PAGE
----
Ann-Margaret – “Annie” – Ann-Margaret is so old in this film that her tits are droopier than a lost puppy dog. If you’re thinking, “Wait, this sounds familiar to me…” there is as reason. She essentially played the same character in the 1993 film Grumpy Old Men, opposite Jack Lemmon, Walter Matthau and Burgess Meredith, which is interestingly one of the few other old people comedies ever made, and one that shares many commonalities with what is now the Going in Style “franchise”. If you think that you’re in a time warp at this point, that’s OK, because I feel the same way. Hers was the ultimate “six of one, half-dozen of the other” performance of the old-chick-with-a-libido role across the two films.
The Periphery – Where this film deserves its credit is in the peripheral areas attached to the production that provided tiny windows of creativity. The story and dodderfest of the three leads were etched in stone, however the editing, city shots, supporting roles and music were not, and all were above-average. Every geek’s favorite actor, Christopher Lloyd, played the role we’ve been dying for him to play, a 35-year-older Jim Ignatowski who can’t seem to sort out his meds. Keenan Thompson killed it in his small role as a supermarket security manager. However, Matt Dillon made it abundantly clear to us that if we want to see him ever again it will either be on The Smoking Gun or in a sequel to There’s Something About Mary.
Ocean’s Eleven “Lite” – Not to be outdone in quantity of rip-offs, Going in Style reloaded is also a caper film and one that shamelessly uses the blueprints and lifts the cinematography from Ocean’s Eleven (2001, also reloaded). This film is like peeling an onion, where each new layer that tears off is a new exercise in plagiaristic license. I would imagine that when the ’79 version was released there was a critic like me who called the studio out on ripping off the original 1960 Rat Pack version of Ocean’s Eleven. What is also exciting is the possibility that a sequel may rise from the ooze of this “original” just like in the case of Grumpier Old Men (1995). If that happens, for possibly the first time in Hollywood history, there will be a sequel to a remake that ripped off another remake who’s original version likely ripped off the original version of the film that the remake ripped off! And for the superfecta of rip-offs, they’ll rip off Grumpier Old Men in the process. Not only is the old people comedy an endangered species, it is one that is steeped in bizarrely incestuous ripping off practices that are apparently the hallmark of the genre.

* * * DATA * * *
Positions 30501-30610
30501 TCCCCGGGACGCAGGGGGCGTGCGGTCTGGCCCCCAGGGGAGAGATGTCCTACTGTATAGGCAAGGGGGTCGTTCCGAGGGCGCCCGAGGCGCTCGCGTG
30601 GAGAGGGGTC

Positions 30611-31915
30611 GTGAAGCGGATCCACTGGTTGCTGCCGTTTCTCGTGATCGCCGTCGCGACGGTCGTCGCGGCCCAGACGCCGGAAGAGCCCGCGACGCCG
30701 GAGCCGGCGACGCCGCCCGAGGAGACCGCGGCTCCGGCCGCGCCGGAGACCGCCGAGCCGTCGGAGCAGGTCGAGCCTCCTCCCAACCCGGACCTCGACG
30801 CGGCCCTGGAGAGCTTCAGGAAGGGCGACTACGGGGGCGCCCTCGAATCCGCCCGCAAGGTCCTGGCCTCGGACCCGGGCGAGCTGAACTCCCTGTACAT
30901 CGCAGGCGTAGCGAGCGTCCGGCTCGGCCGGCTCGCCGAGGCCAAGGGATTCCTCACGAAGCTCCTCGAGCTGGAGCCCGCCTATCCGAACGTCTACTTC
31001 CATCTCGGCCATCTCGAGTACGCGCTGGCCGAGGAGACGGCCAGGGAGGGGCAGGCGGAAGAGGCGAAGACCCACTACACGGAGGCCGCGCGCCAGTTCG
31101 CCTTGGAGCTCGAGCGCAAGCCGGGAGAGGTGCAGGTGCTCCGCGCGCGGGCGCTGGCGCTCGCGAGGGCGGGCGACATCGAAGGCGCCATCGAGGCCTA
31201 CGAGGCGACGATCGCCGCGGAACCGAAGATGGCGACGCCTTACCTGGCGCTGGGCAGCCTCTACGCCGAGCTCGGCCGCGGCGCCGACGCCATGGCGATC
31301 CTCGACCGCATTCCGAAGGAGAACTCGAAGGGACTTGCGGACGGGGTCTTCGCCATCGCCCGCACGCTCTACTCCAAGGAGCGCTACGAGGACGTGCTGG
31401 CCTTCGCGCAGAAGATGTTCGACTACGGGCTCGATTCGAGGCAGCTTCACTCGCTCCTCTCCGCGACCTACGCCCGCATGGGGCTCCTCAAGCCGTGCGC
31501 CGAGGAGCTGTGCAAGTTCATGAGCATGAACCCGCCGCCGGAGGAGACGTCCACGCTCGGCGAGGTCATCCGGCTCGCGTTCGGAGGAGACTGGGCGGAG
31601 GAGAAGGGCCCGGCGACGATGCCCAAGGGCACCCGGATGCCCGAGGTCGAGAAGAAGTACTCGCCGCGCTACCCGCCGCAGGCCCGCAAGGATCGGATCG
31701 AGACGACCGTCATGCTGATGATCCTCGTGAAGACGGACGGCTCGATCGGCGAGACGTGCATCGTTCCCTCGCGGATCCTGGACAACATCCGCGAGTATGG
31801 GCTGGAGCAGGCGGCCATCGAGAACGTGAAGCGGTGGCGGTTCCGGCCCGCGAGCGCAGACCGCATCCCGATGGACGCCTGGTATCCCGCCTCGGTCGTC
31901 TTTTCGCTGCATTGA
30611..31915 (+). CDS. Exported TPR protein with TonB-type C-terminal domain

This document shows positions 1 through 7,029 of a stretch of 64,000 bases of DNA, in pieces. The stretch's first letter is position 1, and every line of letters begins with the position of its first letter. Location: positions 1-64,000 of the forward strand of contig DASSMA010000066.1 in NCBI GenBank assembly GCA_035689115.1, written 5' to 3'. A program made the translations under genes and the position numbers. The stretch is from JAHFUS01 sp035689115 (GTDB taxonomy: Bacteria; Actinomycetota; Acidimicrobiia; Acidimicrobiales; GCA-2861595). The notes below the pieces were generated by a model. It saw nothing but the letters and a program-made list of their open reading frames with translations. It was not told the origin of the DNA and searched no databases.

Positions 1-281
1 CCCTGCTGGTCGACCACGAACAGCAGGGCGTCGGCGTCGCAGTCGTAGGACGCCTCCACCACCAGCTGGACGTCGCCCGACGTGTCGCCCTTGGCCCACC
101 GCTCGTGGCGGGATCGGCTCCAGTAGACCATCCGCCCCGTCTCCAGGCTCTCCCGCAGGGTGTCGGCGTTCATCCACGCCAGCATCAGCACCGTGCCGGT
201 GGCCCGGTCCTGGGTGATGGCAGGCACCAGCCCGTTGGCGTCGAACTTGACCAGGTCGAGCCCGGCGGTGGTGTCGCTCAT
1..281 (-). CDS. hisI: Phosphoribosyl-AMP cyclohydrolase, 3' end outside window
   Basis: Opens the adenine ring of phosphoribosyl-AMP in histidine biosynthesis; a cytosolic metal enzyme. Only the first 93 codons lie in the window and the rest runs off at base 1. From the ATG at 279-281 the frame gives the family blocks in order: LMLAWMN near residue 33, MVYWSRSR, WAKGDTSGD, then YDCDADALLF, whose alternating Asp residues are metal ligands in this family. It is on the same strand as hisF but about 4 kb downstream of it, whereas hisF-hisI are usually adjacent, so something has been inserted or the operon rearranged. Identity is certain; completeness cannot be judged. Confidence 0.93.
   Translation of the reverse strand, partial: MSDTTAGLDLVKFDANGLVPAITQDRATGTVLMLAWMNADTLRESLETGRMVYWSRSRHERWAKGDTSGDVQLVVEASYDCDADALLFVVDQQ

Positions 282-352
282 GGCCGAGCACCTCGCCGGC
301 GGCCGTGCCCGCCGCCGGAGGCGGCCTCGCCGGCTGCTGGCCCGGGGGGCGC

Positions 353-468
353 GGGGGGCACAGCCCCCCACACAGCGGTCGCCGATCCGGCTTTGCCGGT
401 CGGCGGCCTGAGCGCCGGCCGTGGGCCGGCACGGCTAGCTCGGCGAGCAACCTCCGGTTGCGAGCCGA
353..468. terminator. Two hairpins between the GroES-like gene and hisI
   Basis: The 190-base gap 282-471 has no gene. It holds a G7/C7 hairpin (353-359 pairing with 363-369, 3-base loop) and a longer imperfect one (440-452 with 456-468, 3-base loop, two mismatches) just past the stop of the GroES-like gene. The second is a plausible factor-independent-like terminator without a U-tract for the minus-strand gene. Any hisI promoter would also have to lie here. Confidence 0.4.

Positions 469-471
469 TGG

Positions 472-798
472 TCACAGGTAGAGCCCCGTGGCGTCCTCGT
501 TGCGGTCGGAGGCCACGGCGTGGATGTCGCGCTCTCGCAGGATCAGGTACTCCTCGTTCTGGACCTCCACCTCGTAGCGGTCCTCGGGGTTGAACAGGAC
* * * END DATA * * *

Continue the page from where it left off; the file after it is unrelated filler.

It’s OK if… – When it comes to the core message that the film is trying to deliver, it came as a huge relief that there was no “moral to the story”. Instead, we were delivered a rehash of time-honored axioms that have been known to justify bad behavior – robbing a bank is a victimless crime, it’s ok to steal if you can’t afford to pay for it on your own, it’s ok to steal if you don’t get caught, it’s ok to steal if it’s for your family, etc. In this case, the bank and the cops are the bad guys, something that should resonate with anyone. If your life isn’t working out quite how you hoped it would, that’s OK because you will always have the option of committing armed robbery to turn that around.
The Verdict – Despite delivering an end product that hopelessly slogs through a seemingly infinite subterfuge of rip-offs and rip-offs of other rip-offs, the sage executives at Warner Brothers successfully delivered a comedy that is truly “too old to fail”. Despite several sequences earlier in the film that were as contrived as they were unoriginal, enough laughs and general amusement is sprinkled throughout the balance of the film that it works as a whole. The acting from the three Academy Award winning leads is at least passable and buoyed by some sharp work from the supporting cast. See it, but don’t bother with the big screen. Two-and-a-half stars.